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Published:May 30th, 2006 14:50 EST
Air Force mission: It goes beyond the job

Air Force mission: It goes beyond the job

By SOP newswire

HURLBURT FIELD, Fla. (AFPN) -- Commanders and leaders are always reminding us how important we are to "the mission." But, how many of us really know what "the mission" is?

I remember being a young senior airman at a commander's call at MacDill Air Force Base, Fla., and hearing the question, "Do you understand how you contribute to the mission?"

Eyes glazed over, heads nodding, my peers and supervisors affirmed for the commander, "Yes, sir, we know how we contribute to the mission." I remember nodding myself. I was a communications troop. I made sure people could communicate. That was how I contributed to the mission. Nod, smile. Sure, I got it.

The funny thing is, I didn't even know what kind of aircraft we had at MacDill. How could I possibly have known where I fit in the mission if I didn't even know what the mission was?

Sure, I knew where to find the mission and vision statements, but to me, they were just fancy words that ambiguously described what the base did. "Yada, yada, yada, global reach ... anytime, anywhere."

Don't get me wrong, I see the importance of these kinds of statements. They tell you where you are (mission statement) and where you're going (vision statement). But, if the troops can't translate them into facts and concrete concepts, they are just fancy words.

So, what is your unit's, your wing's, your major command's, the Air Force's and the Department of Defense's mission? How do you learn about it? How do you teach others what it is?

It's simple. You walk (or drive) around and ask questions. To help your troops understand your squadron's mission, take your flight members on an impromptu "tour" of other flights.   Nothing formal, nothing fancy.  It's peers teaching peers.

Ask other flights' members to tell your troops what they do in their flight every day. Tour the offices and the workspaces. Look at the tools and equipment. See it, hear it, touch it, smell it, taste it (sometimes).

When you're done learning about your unit, take a field trip to another squadron. Do the same thing there.  See, hear, touch, smell and taste. Make an effort to tour a different squadron every month.

Even if you are strapped for time day to day and have to arrange the tour for near the end of the work day, the insight the troops gain by understanding other units' operations is worth the time spent. If you take the time to do this, you'll be amazed at what you -- and your troops -- learn. You'll gain an understanding of how this big machine called the U.S. Air Force works. Understanding this will help you understand where you fit into the mission.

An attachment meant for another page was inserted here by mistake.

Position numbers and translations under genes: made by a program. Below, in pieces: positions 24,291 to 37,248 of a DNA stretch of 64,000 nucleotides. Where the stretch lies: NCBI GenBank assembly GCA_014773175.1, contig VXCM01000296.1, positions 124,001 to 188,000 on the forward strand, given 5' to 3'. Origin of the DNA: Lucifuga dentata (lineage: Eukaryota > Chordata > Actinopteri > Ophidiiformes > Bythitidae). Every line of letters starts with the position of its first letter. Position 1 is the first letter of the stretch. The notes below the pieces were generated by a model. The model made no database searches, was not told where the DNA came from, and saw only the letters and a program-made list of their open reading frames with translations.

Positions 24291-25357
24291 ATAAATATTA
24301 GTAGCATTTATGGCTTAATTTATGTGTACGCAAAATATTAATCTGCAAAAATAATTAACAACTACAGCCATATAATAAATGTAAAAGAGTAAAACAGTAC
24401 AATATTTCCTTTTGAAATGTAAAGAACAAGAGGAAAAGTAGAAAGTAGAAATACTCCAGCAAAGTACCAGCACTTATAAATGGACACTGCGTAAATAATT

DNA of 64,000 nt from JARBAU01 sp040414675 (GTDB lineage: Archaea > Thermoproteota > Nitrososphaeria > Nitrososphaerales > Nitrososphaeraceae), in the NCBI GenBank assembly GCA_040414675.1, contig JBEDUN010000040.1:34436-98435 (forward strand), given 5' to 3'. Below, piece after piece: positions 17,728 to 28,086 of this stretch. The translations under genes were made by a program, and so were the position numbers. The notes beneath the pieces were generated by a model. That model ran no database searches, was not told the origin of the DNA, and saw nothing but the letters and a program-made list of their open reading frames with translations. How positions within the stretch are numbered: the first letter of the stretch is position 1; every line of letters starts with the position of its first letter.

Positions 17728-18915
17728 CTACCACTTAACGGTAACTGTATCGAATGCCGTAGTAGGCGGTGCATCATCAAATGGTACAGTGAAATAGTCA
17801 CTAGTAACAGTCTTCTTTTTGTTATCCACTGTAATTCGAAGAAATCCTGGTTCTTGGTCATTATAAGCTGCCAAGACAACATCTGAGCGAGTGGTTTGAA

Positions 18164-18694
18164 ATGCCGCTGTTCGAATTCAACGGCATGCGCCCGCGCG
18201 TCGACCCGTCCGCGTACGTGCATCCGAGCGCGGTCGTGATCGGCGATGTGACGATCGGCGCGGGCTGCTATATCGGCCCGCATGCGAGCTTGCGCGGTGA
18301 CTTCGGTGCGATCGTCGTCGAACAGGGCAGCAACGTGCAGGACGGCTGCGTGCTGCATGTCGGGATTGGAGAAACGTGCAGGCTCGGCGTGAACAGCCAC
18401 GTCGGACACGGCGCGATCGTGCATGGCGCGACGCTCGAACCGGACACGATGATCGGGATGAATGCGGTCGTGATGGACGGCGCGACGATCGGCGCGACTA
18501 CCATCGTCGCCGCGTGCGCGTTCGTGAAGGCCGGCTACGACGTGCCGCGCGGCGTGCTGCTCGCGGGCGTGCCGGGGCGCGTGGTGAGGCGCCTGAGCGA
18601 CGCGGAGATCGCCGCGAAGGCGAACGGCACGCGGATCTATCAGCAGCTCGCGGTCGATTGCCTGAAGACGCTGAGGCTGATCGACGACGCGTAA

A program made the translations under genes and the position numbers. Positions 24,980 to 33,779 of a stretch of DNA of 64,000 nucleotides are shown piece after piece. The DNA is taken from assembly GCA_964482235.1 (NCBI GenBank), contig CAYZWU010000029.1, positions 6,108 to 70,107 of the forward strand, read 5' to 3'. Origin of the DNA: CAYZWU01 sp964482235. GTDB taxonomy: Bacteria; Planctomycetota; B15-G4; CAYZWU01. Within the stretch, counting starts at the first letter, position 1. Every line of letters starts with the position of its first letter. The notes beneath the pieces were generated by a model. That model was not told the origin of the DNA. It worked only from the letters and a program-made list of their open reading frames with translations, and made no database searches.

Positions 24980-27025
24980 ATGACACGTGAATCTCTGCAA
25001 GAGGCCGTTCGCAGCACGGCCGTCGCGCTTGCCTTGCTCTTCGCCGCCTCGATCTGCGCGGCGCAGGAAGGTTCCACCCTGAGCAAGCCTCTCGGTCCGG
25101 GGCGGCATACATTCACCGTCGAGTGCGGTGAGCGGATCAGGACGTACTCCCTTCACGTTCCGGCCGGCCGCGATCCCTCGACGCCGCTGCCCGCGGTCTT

I guarantee you, had I been on a tour of a KC-135 Stratotanker when I was an airman at MacDill, I would have remembered what kinds of planes we had. I would probably even have understood the mission, or at least I would have understood that MacDill did aerial refueling.

Instead, when I was at MacDill, I sat in a building with no windows on 12-hour shifts doing communications stuff. I understood multiplexers and modems, bits and bytes. I was technically proficient at my job, but I was Air Force-stupid. I wasn't an Airman. I was a comm troop.

If you have the time and inclination to further develop your troops, expose them to things that show how "Big Blue" works. Teach them how to be operational Airmen. Teach about air operations centers, Air Staff and Joint Staff systems and how they inter-relate. Teach them how we do what we do.

If you have time to go above even that, teach them the "why" by teaching them doctrine, strategy and airpower history, or show them where this information can be found. Lead them to the water. Inspire them to drink the water.

Becoming an Airman with a capital "A" is about more than just graduating on-the-job training. It's about continually developing an understanding of airpower.

Learning by walking around is so easy to do. It can be done at any level and the benefits are immeasurable. You get smart Airmen who understand the mission and how they contribute to it. It may take a little extra time out of your work day, but it will be time well-spent. If you're too busy to develop your troops, you are doing something wrong or your priorities may need a little adjusting.

Take the time. Develop your troops. Develop Airmen.

 

Source: USAF